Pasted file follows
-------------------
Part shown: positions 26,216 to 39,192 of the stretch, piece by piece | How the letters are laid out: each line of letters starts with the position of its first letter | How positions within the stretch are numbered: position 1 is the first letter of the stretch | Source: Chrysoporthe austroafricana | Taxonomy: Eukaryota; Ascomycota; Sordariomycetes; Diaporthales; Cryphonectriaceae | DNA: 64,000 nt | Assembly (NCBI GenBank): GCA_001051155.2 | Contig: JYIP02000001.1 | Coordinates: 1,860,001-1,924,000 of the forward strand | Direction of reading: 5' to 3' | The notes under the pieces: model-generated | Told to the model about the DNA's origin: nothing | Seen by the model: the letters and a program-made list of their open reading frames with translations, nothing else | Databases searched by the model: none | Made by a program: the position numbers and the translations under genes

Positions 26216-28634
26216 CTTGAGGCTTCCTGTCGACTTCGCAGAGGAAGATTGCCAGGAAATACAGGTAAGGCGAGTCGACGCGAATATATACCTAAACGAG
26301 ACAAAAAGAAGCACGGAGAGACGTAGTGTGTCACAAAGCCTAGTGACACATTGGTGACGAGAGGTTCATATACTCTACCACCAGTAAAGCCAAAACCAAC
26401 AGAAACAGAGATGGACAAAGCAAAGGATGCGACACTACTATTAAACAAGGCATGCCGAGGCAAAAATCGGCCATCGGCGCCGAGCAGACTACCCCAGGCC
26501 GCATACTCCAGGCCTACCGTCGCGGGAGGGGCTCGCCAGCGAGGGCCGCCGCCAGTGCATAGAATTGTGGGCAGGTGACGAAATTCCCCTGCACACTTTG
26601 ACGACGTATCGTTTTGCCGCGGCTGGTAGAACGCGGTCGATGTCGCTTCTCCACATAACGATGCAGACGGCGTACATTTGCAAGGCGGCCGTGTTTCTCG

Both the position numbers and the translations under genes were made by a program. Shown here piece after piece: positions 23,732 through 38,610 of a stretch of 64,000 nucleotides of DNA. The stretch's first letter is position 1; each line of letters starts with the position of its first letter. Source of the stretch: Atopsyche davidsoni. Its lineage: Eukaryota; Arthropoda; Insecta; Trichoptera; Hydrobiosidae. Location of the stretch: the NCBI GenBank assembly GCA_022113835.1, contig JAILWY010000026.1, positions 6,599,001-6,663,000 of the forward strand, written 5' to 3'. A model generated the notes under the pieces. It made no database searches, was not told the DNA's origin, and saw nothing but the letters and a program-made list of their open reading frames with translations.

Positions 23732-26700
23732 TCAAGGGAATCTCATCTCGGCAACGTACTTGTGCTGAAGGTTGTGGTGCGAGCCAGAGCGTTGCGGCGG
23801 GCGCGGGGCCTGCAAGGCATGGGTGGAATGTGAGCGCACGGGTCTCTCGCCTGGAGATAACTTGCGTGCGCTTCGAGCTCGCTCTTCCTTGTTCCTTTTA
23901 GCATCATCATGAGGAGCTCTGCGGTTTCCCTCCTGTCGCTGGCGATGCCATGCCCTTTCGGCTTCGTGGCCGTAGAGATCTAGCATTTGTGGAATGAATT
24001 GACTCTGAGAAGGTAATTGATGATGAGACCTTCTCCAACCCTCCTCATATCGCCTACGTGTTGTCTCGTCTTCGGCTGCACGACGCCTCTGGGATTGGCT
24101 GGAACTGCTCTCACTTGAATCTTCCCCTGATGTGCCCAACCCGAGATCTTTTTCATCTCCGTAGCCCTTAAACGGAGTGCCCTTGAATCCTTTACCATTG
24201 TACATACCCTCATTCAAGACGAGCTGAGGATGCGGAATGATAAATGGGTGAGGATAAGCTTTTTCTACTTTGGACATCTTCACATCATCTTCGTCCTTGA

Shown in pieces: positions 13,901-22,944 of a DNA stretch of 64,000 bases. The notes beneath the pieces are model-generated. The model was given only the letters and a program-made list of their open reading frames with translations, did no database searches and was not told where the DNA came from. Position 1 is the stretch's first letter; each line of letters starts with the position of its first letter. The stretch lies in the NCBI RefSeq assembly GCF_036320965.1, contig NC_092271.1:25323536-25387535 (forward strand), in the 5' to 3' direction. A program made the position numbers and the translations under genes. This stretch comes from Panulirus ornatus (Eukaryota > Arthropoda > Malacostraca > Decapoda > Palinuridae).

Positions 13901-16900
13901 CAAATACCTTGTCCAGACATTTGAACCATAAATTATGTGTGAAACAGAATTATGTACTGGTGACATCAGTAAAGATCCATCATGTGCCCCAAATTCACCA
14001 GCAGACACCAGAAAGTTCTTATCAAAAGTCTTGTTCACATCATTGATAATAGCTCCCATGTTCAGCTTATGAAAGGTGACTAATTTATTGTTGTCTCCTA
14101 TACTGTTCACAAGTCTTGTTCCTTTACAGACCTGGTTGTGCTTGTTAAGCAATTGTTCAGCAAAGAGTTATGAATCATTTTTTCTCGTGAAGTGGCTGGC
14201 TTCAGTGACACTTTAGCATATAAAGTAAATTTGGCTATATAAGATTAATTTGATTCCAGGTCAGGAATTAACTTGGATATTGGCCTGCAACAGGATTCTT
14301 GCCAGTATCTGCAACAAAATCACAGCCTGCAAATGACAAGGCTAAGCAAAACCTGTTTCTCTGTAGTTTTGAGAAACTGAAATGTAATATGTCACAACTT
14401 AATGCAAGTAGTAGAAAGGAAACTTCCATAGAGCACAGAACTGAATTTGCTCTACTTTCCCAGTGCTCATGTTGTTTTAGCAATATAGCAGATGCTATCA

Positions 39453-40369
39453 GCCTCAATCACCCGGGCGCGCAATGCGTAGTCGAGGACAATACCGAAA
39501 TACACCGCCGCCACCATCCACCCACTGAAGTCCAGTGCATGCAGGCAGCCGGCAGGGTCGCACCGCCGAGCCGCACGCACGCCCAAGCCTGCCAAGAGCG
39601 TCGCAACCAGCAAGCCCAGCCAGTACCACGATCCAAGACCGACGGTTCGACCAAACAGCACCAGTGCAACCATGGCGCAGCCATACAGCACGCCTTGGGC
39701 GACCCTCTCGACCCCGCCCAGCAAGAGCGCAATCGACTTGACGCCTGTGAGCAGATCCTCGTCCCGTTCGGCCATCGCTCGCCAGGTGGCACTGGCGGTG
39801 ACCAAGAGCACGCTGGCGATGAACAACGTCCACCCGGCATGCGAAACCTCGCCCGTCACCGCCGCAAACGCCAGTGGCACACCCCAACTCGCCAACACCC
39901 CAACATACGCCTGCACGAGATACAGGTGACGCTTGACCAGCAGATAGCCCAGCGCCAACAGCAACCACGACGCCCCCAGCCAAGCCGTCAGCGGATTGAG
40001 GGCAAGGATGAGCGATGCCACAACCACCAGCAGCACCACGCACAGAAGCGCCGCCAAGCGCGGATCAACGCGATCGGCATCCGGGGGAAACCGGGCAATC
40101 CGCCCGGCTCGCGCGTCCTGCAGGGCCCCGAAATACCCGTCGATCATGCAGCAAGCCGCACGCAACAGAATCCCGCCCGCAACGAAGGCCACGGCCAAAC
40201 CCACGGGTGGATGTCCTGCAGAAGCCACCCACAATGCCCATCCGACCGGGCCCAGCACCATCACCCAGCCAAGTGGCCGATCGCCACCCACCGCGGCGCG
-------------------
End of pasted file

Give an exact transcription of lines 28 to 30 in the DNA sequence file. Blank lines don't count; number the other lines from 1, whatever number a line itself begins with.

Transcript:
39701 GACCCTCTCGACCCCGCCCAGCAAGAGCGCAATCGACTTGACGCCTGTGAGCAGATCCTCGTCCCGTTCGGCCATCGCTCGCCAGGTGGCACTGGCGGTG
39801 ACCAAGAGCACGCTGGCGATGAACAACGTCCACCCGGCATGCGAAACCTCGCCCGTCACCGCCGCAAACGCCAGTGGCACACCCCAACTCGCCAACACCC
39901 CAACATACGCCTGCACGAGATACAGGTGACGCTTGACCAGCAGATAGCCCAGCGCCAACAGCAACCACGACGCCCCCAGCCAAGCCGTCAGCGGATTGAG